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Cricket at the Olympics? Not in time for Paris Games, committee says
An old debate over whether cricket should be included in the Olympic Games resurfaced on Wednesday as a panel of former players urged India’s powerful board to drop its objections to the idea.
The MCC World Cricket committee urged the Board of Control for Cricket in India (BCCI) to back its bid to have the sport included in the Olympics.
The governing International Cricket Council has said most of its members backed the inclusion of the 20-overs format in Olympic Games.
The International Olympic Committee is open to the idea if all top teams compete but the BCCI is reluctant.
“It’s one of those things that has frustrated me and the fact that we want to see cricket in the Olympics is something that will help promote the game around the world,” said the MCC committee’s chairperson, former English cricketer Mike Gatting.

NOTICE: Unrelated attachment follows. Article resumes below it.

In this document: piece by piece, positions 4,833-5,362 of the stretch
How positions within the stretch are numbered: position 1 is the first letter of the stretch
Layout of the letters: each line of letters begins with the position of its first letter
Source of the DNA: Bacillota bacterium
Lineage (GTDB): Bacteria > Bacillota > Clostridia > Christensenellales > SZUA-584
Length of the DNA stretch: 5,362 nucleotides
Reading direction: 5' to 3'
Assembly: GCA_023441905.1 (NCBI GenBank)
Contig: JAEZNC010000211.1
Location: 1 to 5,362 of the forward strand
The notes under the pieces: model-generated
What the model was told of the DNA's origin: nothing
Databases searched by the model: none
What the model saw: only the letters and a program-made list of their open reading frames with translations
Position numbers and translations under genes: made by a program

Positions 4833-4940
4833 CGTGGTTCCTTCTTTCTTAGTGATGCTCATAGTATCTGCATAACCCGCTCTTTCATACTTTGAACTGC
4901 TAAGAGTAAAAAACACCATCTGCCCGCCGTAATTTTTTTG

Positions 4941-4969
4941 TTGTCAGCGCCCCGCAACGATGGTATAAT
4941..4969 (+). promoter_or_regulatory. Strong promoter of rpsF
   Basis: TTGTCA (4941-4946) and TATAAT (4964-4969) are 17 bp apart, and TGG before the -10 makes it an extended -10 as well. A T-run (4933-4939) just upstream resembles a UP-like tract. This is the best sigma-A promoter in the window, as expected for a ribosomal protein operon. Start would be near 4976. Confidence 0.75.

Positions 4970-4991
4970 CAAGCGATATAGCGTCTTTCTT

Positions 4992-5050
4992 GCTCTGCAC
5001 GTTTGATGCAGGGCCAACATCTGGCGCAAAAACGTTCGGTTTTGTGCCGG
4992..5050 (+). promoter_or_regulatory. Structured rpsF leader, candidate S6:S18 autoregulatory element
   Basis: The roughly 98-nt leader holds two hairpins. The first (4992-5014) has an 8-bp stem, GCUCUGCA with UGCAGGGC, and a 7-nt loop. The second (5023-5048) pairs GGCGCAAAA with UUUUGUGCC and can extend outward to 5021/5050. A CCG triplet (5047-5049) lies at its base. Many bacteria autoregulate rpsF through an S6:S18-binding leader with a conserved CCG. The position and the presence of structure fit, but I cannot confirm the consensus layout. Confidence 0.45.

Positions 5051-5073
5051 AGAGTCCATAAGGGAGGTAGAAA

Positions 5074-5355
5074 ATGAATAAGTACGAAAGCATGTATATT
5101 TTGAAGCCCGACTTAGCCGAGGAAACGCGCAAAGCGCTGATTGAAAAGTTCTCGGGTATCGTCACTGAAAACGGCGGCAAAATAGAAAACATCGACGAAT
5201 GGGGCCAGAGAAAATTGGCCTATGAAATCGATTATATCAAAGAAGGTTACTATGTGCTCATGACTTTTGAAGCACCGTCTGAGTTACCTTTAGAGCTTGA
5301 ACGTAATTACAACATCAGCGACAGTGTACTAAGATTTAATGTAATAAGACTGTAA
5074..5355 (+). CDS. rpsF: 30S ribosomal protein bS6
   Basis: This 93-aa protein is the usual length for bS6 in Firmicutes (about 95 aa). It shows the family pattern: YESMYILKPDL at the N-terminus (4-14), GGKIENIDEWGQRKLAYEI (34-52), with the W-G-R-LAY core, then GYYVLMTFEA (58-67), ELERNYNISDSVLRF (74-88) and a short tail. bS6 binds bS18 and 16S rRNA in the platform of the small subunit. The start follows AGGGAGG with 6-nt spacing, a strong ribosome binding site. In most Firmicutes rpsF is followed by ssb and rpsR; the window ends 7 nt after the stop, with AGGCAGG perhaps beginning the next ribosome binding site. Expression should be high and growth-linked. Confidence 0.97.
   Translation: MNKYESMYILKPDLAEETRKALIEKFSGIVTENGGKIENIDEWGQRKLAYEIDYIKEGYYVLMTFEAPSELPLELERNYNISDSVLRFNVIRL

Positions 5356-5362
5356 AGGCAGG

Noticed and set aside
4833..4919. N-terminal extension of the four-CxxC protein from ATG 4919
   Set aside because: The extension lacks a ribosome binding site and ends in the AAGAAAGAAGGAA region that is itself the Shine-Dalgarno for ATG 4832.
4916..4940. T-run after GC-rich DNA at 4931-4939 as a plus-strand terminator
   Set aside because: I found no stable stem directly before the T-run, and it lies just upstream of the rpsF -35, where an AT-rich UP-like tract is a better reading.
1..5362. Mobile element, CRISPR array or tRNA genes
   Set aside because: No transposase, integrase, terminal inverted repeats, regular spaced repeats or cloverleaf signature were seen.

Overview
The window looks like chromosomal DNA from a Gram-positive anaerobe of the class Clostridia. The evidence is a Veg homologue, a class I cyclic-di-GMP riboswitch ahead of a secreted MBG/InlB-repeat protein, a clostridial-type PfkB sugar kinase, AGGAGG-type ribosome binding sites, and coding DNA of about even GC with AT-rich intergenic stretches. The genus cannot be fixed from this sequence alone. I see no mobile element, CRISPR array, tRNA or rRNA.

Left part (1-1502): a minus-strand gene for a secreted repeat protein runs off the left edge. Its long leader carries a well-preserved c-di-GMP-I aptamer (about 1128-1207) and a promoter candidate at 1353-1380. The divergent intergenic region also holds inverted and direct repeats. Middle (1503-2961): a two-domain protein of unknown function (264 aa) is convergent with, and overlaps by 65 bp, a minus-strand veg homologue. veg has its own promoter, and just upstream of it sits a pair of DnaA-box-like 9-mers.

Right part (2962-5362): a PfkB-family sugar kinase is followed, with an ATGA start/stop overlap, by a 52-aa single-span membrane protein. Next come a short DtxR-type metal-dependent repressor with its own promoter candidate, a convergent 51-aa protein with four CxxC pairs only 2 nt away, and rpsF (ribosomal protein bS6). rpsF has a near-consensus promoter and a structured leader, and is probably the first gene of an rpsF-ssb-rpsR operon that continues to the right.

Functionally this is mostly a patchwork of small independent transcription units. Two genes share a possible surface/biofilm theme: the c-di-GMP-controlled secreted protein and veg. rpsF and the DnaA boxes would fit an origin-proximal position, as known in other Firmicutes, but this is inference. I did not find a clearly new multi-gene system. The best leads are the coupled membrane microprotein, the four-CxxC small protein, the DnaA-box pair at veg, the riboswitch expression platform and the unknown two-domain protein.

“It just seems strange that everybody else seems to be happy to get in there because it’s just going to be so good for the game,” said the former England captain.
“Free-to-air TV all over the world. It’s only once every four years. It’s not going to be a scheduling matter. It just seems they seem reticent to try and get involved.”
The BCCI, the game’s richest and most influential board, has been reluctant because of apprehensions it might lose its autonomy and be answerable to the India’s Olympics committee.
No return to La Belle Epoque
Cricket was last played at the Olympics in the Paris Games of 1900, during the period known as "La Belle Epoque" (French for The Beautiful Era) for its association with optimism, peace and prosperity.
Another committee member, former Sri Lankan player Kumar Sangakkara, expressed doubt that there was enough time to negotiate the sport’s inclusion in the 2024 Games in the French capital.
“We were looking at the 2024 Olympics, I don’t think that’s going to be reality at the moment because the preparations are well underway,” Sangakkara said. “But 2028 seems a very, very likely target and they are negations and discussions underway.”